Get an Offer and Reflect

Assuming that the negotiations between yourself and the institution that is trying to hire you go well, they will draw up an offer letter which contains details of your negotiation including your salary, your teaching course load, the amount of your startup package, and additional specificities. . Your next step is to pause and reflect on whether accepting this offer is the right move for you.

If you are not miserable at your current institution and enjoy your current position but are considering a move, here are some questions you should ask yourself. Why do you want to leave? Is it an issue of salary? If it is an issue of salary, then is your current institution willing to match what the courting institution is offering? Are there opportunities for growth at your current institution (if that is what you are looking for)? If you do move, are you moving into a new position that is equal to your former position? Will you be taking a step back in comparison to your existing position?

Something else to consider is the social capital you built up over time at your current institution as well as the relationships. You lose that when you move and have to start over at your new position where institutional dynamics remain invisible until you start working there (unless you are moving into an administrative position that is comparable to the one you previously occupied). Is it worth restarting and reestablishing these new relationships in relation to what you are considering leaving? Again, how will your decision affect your loved ones? Also, be sure to share the letter with your current institution to see if they will match or exceed what the offer letter states to help you with your final decision (unless you are determined to leave).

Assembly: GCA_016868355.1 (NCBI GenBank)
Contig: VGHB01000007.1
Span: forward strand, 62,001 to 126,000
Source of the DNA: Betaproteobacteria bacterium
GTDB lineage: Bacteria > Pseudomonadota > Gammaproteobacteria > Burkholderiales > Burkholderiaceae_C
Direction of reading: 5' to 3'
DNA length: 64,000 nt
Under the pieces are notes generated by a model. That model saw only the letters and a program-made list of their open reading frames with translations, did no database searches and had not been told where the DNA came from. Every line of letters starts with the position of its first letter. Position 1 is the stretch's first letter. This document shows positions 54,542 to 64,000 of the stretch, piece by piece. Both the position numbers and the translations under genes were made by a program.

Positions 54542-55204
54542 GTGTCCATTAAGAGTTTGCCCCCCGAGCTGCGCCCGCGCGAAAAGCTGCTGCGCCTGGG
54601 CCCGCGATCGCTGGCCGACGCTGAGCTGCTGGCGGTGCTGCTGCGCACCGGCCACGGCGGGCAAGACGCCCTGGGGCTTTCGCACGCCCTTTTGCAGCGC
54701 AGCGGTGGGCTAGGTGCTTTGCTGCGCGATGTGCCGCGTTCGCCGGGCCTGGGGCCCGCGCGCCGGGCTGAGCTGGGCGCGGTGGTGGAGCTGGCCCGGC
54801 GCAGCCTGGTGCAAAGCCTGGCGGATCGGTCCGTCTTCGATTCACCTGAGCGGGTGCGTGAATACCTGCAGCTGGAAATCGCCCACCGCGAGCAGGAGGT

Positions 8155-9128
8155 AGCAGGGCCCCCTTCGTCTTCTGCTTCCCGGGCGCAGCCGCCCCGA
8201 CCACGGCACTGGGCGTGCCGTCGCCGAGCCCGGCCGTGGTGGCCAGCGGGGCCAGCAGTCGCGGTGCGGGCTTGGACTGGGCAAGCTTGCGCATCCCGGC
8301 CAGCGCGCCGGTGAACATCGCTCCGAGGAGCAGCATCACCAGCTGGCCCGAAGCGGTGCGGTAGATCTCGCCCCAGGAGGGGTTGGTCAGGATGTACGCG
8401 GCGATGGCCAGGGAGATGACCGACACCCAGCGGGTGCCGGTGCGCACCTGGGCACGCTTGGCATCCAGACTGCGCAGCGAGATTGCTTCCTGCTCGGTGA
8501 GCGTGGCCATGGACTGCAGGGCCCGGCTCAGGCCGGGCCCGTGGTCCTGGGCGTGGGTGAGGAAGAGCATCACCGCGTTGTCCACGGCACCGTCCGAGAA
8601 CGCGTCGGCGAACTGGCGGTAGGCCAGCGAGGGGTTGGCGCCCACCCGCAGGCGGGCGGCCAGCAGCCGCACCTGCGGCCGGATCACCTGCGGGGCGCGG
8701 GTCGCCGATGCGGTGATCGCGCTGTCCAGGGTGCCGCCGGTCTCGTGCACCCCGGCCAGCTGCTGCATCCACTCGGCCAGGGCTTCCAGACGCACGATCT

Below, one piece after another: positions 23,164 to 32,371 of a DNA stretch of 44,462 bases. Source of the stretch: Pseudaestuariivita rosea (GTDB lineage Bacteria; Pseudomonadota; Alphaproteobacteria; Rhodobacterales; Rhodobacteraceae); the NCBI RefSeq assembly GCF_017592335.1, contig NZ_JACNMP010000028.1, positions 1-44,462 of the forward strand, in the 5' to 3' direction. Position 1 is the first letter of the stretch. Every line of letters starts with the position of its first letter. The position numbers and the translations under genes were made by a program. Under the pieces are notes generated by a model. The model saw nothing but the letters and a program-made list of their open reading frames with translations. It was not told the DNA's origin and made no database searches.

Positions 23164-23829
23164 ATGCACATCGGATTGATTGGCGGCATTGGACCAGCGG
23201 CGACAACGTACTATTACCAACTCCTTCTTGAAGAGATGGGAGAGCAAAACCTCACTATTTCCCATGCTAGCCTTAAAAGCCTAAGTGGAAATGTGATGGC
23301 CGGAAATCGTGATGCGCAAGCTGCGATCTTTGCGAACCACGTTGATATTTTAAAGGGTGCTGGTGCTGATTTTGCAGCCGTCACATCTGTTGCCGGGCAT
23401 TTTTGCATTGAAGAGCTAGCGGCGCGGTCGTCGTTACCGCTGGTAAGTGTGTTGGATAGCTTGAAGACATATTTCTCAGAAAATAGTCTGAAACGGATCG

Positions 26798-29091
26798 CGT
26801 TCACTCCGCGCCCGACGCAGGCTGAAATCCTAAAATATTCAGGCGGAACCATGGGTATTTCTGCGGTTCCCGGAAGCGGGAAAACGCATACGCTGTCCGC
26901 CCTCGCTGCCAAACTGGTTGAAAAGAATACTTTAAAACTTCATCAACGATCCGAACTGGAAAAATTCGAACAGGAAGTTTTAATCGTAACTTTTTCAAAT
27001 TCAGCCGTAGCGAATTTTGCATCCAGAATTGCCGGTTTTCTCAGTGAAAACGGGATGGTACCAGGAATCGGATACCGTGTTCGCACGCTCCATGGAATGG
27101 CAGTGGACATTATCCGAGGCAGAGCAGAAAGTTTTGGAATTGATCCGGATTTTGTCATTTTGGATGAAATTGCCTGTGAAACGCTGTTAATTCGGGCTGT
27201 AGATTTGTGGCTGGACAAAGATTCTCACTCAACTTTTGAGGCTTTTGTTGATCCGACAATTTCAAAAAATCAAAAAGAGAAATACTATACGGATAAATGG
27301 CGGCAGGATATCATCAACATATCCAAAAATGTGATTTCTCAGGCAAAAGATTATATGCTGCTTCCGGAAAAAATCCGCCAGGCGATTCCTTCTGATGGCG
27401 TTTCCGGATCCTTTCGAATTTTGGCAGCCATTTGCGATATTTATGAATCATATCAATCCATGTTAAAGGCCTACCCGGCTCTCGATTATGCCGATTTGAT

Assumptions Equal Questions

Finally, when you make assumptions about the new institution you could be moving to, that is a perfect opportunity to test whether your assumption is correct or not. In other words, whatever assumptions you make about your current or possibly future position, you need to ask questions based on those assumptions. If you assume that you will have, for example, two offices because you are in a joint position (between two departments or a department and an interdisciplinary program), your question during negotiations will be: “Since my efforts will be split between the sociology department and the gender and women’s studies program and both units are in different buildings, can I have two offices?” You then ask questions like these, plus other ones based on assumptions, to the people at all levels of the hiring decision (the search committee, the search committee chair, deans, faculty members) so you can make the best decision possible. You do not want to accept a position and then find out things are not what they seem to be based on your previous assumptions.

If you are fortunate enough to be in this situation, I hope that these tips help you make your decision. In the meantime, please be sure to follow the 3 “W”s to get the coronavirus pandemic under control: wear a mask, wash your hands, and watch your distance!